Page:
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Driven off the road

PUBLISHED: 17:03 04 June 2008 | UPDATED: 09:49 23 August 2010

A HAULAGE boss fears some drivers will quit due to new compulsory tests. Len Vasler, head of LV Transport based in Norfolk Road, Gravesend, said plans for new Certificate of Professional Competence (CPC) tests have been badly received by the bulk of his

A HAULAGE boss fears some drivers will quit due to new compulsory tests.

Len Vasler, head of LV Transport based in Norfolk Road, Gravesend, said plans for new Certificate of Professional Competence (CPC) tests have been badly received by the bulk of his workforce.

The new tests will be compulsory for all commercial drivers from September 2009, and September this year for bus and coach drivers.

They require drivers to sit 35 hours of training relating to improved driving efficiency and safety, with new regulations and tachograph competence governing driver hours.

Mr Vasler said: "This is complete codswallop, yet another layer of red tape and another cost on top of fuel bills and other charges.

"If somebody is going to tell my drivers how to drive after 20 to 30 years they will pack up and leave.

"They already know about the rules and regulations and are trained to drive efficiently. We are painfully aware of how much fuel costs. It's a classic case of some government jobsworth telling people how to do a job they already know."

He said more resources should be spent on making sure foreign hauliers are held accountable for millions of pounds of damage caused to other road users every year.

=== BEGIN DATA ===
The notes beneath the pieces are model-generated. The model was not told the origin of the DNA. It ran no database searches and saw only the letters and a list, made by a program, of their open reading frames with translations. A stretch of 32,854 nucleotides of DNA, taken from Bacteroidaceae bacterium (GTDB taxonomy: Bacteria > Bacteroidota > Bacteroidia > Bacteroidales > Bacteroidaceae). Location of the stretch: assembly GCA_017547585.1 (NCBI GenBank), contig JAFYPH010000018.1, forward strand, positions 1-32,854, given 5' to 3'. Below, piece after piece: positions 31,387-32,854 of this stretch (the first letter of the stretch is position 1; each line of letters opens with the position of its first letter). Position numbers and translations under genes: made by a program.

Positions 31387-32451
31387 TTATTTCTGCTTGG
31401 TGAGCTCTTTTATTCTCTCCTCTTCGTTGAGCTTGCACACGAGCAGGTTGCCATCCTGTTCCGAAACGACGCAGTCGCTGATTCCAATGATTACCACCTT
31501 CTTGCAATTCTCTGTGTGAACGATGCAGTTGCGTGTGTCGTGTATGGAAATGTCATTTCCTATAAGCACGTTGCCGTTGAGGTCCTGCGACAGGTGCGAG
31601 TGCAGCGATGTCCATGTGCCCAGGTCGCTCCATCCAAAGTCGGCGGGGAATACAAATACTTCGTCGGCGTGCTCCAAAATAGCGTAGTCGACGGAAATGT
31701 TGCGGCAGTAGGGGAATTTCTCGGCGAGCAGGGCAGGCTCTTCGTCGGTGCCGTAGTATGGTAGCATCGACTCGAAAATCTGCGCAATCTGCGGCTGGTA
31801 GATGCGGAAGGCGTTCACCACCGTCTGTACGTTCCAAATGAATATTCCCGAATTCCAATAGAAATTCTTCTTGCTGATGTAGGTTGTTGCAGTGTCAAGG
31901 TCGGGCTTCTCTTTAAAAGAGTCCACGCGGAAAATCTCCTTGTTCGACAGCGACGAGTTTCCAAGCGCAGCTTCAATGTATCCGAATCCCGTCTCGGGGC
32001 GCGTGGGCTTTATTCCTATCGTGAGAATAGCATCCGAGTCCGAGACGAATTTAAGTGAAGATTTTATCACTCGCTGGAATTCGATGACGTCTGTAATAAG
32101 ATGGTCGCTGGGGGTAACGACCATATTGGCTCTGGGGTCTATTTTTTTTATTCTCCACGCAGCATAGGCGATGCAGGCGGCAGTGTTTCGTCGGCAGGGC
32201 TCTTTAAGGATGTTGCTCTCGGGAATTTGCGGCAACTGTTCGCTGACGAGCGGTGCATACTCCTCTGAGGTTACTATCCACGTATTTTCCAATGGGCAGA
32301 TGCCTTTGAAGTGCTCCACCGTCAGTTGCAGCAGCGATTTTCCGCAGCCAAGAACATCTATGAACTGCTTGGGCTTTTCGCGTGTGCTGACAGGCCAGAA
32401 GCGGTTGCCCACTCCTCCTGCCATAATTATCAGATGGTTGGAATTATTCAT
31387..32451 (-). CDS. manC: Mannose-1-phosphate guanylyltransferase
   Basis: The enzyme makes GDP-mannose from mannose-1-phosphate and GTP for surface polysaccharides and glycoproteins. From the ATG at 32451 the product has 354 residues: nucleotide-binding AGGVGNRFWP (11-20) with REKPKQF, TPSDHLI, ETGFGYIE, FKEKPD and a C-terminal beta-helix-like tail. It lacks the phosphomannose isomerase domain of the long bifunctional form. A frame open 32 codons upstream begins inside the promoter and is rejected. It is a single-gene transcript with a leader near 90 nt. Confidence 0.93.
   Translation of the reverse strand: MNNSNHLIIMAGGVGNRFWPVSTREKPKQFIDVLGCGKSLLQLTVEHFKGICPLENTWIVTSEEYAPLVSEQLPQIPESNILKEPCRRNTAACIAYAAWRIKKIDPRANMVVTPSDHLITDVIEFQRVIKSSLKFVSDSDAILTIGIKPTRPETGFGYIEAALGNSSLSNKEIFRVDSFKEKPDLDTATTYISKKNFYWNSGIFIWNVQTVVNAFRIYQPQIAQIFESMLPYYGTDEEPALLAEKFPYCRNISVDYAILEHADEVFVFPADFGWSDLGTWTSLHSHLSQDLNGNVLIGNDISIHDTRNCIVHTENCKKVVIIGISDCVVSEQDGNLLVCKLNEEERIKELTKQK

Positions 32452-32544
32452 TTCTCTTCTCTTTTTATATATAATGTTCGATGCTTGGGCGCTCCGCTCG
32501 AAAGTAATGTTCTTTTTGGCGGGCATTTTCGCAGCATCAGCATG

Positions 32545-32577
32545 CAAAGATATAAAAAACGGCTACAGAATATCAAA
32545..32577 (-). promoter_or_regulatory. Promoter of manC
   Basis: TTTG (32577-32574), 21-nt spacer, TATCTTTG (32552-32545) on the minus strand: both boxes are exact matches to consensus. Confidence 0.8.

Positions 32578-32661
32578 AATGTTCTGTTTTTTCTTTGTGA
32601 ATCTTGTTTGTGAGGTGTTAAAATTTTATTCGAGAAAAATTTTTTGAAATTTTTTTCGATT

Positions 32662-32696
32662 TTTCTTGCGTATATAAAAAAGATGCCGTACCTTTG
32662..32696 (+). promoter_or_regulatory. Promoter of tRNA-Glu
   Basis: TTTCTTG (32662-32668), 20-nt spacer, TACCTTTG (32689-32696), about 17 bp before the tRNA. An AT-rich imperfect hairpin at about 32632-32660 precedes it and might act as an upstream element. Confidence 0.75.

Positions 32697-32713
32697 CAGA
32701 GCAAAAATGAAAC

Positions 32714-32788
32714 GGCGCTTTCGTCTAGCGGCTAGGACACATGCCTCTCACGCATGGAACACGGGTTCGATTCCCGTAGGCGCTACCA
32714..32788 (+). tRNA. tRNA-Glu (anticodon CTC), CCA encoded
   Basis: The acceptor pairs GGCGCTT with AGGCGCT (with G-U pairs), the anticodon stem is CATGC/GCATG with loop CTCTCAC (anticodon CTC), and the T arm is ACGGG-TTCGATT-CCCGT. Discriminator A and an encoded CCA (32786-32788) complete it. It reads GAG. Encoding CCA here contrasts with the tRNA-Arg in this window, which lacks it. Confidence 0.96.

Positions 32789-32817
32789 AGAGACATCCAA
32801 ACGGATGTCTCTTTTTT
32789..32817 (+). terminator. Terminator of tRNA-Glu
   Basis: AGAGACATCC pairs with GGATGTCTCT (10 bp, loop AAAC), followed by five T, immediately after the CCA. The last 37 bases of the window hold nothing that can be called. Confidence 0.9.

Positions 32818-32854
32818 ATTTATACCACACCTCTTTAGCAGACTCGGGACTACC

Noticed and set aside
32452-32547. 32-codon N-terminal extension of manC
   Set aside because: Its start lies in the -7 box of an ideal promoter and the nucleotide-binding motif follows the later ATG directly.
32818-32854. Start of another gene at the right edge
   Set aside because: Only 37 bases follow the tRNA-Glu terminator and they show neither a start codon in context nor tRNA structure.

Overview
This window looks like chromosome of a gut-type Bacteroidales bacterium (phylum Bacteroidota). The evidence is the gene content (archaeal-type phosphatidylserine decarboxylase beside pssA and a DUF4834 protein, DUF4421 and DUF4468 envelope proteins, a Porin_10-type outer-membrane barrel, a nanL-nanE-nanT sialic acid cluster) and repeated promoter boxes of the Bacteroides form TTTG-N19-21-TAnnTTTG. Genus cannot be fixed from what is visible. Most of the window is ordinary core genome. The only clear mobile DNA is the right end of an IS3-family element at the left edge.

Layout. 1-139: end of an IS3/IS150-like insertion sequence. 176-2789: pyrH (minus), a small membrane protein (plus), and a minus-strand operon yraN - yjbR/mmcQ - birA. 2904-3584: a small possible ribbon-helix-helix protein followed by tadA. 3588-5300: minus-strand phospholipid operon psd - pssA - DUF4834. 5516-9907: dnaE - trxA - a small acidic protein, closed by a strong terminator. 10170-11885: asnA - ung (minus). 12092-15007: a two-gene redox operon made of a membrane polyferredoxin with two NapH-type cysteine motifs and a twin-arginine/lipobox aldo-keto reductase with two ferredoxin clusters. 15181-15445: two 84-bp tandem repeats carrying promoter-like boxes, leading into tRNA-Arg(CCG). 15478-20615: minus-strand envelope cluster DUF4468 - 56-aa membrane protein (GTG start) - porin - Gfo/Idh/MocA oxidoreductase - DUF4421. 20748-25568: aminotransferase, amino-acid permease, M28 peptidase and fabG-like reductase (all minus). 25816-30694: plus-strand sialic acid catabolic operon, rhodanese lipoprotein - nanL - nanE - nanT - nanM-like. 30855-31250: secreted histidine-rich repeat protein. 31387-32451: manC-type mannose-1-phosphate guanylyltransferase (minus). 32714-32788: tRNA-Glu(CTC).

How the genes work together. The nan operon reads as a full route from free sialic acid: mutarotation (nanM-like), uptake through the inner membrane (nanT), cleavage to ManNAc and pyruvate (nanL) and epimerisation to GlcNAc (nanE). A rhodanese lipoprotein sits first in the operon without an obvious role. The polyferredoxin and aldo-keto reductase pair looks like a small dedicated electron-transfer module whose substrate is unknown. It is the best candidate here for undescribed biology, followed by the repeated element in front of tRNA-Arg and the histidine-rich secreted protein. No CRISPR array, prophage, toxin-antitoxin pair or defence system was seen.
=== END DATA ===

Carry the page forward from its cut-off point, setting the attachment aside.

Mr Vasler said: "They leave scenes of accidents, and are notorious for side-swiping other vehicles because they are left-hand drive. There are already problems policing our roads from this menace. How can we be sure that foreign lorry drivers will have their CPCs?"

He said new exams should be incorporated into the HGV class 1 tests being sat by young, unqualified drivers.

David Shepherd, Driving Standards Agency project manager for CPCs, said: "These tests will help reduce accidents and relieve the congestion that they create.

"They require an investment from companies but they will see savings in fuel bills."

He said the agency is working closely with the Freight Transport Association and Road Haulage Association to help introduce the project as smoothly as possible. Firms will have five years to meet the new regulations.

A spokesman for Arriva said it will stagger the training over a five-year period for drivers.

Jim Halford, of London Road, Swanley, who drives for another bus firm, said: "I can't afford to pay for the training so I could be forced out of a job.

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